# Series and factorial

1. Mar 29, 2005

### thechunk

I’ve been playing around with the infinite series:
$$\sum_{k=1}^\infty \frac{k}{(k+1)!}$$

I haven’t really gotten anywhere with it however I punched it into my calculator and it determined the sum to be 1. And the sum of n terms of the series equals
$$1-\frac{1}{(n+1)(n!)}$$
Why is this so? Any help is much appreciated.

2. Mar 29, 2005

### joeboo

Use induction on that last statement. Show its true for n = 1, then assume it's true for n = k, and show it's true for n = k+1

3. Mar 29, 2005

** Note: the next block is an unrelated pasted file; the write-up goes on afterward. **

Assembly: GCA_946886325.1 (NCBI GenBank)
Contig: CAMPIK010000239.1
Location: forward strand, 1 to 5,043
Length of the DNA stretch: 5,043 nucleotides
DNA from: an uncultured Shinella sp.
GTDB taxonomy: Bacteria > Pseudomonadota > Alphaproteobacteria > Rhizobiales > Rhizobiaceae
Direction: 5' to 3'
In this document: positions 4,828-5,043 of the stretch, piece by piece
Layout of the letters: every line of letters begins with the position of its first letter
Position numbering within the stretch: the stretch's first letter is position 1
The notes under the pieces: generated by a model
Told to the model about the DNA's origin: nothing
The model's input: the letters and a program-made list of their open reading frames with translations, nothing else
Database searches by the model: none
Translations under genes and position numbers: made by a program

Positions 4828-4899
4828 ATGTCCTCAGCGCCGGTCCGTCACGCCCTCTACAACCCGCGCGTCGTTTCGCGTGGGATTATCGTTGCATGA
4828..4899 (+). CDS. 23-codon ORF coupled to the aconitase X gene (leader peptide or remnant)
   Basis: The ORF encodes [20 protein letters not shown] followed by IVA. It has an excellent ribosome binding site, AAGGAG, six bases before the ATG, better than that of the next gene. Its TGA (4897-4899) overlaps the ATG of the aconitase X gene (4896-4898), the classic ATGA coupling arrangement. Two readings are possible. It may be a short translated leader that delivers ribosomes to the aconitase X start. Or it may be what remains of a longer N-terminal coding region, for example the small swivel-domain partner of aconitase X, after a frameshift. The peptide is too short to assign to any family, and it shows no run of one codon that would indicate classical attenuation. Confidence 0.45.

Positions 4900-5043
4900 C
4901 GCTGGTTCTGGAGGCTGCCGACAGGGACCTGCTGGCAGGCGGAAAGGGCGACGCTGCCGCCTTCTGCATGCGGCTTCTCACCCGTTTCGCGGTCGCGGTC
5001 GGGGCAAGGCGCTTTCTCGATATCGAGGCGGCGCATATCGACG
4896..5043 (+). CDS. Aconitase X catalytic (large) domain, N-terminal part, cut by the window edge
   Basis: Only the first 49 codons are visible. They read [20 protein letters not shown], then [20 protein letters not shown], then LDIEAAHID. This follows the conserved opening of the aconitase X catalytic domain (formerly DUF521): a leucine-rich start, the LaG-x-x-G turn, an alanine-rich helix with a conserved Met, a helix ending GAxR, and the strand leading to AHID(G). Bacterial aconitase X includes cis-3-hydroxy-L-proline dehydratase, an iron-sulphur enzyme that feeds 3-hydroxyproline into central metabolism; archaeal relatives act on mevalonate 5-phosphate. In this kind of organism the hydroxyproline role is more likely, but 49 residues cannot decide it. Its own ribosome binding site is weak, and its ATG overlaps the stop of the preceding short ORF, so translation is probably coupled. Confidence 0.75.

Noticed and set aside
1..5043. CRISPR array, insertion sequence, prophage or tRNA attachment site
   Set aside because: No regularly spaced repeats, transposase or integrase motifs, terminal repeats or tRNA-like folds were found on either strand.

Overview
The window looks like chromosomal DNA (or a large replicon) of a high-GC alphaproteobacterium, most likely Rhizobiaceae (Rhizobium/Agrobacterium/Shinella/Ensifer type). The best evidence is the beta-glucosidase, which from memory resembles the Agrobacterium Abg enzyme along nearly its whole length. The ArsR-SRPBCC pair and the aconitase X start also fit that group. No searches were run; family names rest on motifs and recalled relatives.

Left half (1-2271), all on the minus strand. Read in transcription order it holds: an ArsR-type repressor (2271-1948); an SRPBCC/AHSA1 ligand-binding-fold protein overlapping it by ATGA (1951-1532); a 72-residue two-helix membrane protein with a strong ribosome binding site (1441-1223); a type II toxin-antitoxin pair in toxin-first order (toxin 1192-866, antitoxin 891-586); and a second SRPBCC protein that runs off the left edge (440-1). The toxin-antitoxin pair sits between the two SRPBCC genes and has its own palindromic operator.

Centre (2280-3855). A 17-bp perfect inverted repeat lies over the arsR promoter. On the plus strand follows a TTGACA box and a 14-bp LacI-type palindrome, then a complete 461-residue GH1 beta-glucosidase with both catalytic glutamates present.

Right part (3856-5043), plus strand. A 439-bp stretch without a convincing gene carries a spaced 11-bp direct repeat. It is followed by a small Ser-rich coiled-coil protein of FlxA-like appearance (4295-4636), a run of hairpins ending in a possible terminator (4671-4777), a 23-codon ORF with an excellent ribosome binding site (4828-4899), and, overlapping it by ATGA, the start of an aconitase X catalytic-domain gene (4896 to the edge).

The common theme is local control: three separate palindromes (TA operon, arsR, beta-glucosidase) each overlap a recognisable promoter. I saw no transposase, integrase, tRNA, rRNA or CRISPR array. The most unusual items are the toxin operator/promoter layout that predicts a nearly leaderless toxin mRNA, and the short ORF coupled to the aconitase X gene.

### thechunk

I see how I can use induction to find why $$1-\frac{1}{(n+1)(n!)}$$
gives the sum of the series but how would you analytically come up with that expression in the first place. My calculator did it in a second, how did it generate the expression. Is there something I am missing?

4. Mar 29, 2005

### shmoe

It's a telescoping series, this may help:

$$\sum_{k=1}^{n}\frac{k}{(k+1)!}=\sum_{k=1}^{n}\left(\frac{k+1}{(k+1)!}-\frac{1}{(k+1)!}\right)$$

For the infinite series you can also consider:

$$\frac{d}{dx}\left(\frac{e^x-1}{x}\right)=\sum_{k=1}^{\infty}\frac{kx^{k-1}}{(k+1)!}$$

5. Mar 29, 2005

### thechunk

Thanks shmoe, I lost my negative and made the series, dare I say, even more infinite. Mwahahaha...

6. Oct 31, 2010

### Lionel 1987

Whay about : \sum_{n=1}^{\infty}\frac{8^{n}}{(n)!} ( I copy like this cause i don´t know how to put the symbol)Does anybody know how to solve this? PLease, help.